Doctors say proposed legislation to legalise euthanasia offers no protection for patients.
Opposition is mounting to the latest moves in South Australia to legalise euthanasia.
The Australian Medical Association (AMA) and the Law Society of South Australia have already opposed the latest legislation before state parliament.
Now the Christian Medical and Dental Fellowship of Australia (CMDFA) has also spoken out against the bill, which will be subject to a conscience vote later this month.
Supported by Labor MP Steph Key, it would give doctors a legal defence if they accelerated the death of a terminally ill patient whose pain could not be alleviated.
But CMDFA executive officer Michael Burke said last week he was shocked by the serious lack of protection for patients.
"We call for the continued strengthening of palliative care services and their increased accessibility to patients and their families."
Earlier this week the SA Law Society said the bill would decriminalise murder, manslaughter and assisted suicide in certain circumstances.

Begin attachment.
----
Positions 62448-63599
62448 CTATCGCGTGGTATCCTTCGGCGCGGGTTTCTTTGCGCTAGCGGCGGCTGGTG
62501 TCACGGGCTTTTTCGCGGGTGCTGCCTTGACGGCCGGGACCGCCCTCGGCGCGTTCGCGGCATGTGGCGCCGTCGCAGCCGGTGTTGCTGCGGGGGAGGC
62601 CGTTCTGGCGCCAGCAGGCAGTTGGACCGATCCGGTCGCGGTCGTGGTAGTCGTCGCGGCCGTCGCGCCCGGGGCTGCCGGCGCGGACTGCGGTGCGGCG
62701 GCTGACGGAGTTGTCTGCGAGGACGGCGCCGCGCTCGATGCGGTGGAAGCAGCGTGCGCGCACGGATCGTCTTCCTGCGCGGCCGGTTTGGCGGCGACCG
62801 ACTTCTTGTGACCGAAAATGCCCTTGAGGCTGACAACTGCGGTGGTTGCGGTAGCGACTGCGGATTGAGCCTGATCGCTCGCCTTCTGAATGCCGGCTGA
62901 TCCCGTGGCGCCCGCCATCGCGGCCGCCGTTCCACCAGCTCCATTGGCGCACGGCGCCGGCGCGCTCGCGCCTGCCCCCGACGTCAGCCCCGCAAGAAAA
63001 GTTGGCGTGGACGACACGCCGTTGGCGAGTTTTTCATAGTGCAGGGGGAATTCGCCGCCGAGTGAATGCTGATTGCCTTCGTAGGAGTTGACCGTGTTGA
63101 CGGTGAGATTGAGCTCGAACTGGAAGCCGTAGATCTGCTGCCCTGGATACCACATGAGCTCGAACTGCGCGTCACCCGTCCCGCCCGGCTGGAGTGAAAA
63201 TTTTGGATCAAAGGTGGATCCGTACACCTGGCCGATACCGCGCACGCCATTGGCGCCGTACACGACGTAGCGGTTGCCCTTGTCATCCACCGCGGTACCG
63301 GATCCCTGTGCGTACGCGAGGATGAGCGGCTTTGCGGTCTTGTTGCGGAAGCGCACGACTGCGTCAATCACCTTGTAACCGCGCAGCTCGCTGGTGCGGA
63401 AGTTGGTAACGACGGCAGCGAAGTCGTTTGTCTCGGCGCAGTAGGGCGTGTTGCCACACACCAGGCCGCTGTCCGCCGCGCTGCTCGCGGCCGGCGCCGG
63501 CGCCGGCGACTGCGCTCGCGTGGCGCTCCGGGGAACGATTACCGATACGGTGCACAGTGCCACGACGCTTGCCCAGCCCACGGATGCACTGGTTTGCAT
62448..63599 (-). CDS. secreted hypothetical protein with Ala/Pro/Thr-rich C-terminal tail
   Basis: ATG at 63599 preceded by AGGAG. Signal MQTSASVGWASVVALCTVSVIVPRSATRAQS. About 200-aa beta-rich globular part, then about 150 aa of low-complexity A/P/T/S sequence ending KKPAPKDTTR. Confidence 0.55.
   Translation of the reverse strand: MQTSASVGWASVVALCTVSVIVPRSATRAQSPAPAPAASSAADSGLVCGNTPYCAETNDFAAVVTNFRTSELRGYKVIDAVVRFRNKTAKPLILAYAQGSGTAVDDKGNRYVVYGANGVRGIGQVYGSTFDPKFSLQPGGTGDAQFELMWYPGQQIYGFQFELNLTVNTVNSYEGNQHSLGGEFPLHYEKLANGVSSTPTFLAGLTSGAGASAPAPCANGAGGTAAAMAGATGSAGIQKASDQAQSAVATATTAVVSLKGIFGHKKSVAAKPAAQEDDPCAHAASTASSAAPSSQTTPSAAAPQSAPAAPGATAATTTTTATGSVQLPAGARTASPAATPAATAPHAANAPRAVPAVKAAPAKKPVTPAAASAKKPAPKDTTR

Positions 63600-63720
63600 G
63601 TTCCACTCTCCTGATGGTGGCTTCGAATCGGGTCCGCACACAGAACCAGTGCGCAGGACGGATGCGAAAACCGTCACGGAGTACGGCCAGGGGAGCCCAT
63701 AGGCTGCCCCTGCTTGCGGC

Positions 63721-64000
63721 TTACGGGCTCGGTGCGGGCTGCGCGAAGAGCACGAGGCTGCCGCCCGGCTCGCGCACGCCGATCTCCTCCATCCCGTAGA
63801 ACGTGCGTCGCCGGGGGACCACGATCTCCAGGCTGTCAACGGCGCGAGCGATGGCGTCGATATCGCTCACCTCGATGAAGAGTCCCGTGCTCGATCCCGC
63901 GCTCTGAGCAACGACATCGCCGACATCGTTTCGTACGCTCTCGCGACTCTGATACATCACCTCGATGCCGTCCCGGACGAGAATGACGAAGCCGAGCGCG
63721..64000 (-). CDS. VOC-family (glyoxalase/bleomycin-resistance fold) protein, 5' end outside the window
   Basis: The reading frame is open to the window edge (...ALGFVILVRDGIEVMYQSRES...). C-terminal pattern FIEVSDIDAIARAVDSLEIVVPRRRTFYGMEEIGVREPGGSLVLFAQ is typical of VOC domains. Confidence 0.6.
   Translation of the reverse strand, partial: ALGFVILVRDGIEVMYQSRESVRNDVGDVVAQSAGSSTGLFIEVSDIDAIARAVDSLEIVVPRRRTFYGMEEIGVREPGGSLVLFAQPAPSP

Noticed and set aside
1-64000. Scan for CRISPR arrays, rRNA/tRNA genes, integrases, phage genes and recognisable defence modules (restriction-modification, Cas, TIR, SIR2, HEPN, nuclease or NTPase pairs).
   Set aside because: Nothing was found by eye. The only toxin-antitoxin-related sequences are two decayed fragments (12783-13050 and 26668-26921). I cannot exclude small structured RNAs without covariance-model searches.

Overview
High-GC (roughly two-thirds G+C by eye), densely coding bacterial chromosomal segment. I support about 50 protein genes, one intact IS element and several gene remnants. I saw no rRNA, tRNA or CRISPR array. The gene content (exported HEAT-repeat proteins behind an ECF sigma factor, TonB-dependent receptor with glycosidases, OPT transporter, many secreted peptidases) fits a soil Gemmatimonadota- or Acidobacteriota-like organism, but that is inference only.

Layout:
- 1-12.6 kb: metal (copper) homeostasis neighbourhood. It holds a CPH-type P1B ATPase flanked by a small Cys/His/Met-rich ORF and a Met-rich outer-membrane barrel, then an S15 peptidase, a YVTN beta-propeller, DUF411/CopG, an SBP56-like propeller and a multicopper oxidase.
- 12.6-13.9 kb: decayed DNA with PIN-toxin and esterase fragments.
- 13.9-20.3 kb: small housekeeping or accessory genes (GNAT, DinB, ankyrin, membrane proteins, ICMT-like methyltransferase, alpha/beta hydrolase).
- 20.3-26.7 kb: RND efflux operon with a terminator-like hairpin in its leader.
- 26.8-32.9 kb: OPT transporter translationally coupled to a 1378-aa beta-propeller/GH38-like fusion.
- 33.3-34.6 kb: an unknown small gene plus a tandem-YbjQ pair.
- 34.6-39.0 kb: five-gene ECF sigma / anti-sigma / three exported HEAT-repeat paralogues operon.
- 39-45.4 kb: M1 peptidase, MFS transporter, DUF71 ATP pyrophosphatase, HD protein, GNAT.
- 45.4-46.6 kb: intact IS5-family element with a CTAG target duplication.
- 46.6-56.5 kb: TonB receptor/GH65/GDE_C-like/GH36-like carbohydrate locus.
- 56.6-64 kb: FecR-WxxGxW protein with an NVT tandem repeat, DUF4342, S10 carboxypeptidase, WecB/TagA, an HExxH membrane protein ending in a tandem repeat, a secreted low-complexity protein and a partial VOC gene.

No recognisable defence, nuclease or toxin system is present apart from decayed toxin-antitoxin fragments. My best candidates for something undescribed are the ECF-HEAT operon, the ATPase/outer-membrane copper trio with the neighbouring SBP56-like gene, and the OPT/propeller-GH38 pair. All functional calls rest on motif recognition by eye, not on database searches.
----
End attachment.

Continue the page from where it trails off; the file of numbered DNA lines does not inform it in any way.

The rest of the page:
"The bill is deficient in that it does not have the ordinary safeguards that typical voluntary euthanasia legislation should have," society president Ralph Bonig said.
AMA state president Peter Sharley said existing palliative care legislation already protected doctors, even if their treatment hastened death in an unintended way.
"This bill is really about doctors ending the lives of patients, in other words providing euthanasia," Sharley said.
"Not only that, it has a serious lack of protection for patients.
"There is no proper process, witness, second opinion or required documentation.
"A doctor could carry out treatment which effectively kills the patient with only the word of the doctor as evidence."
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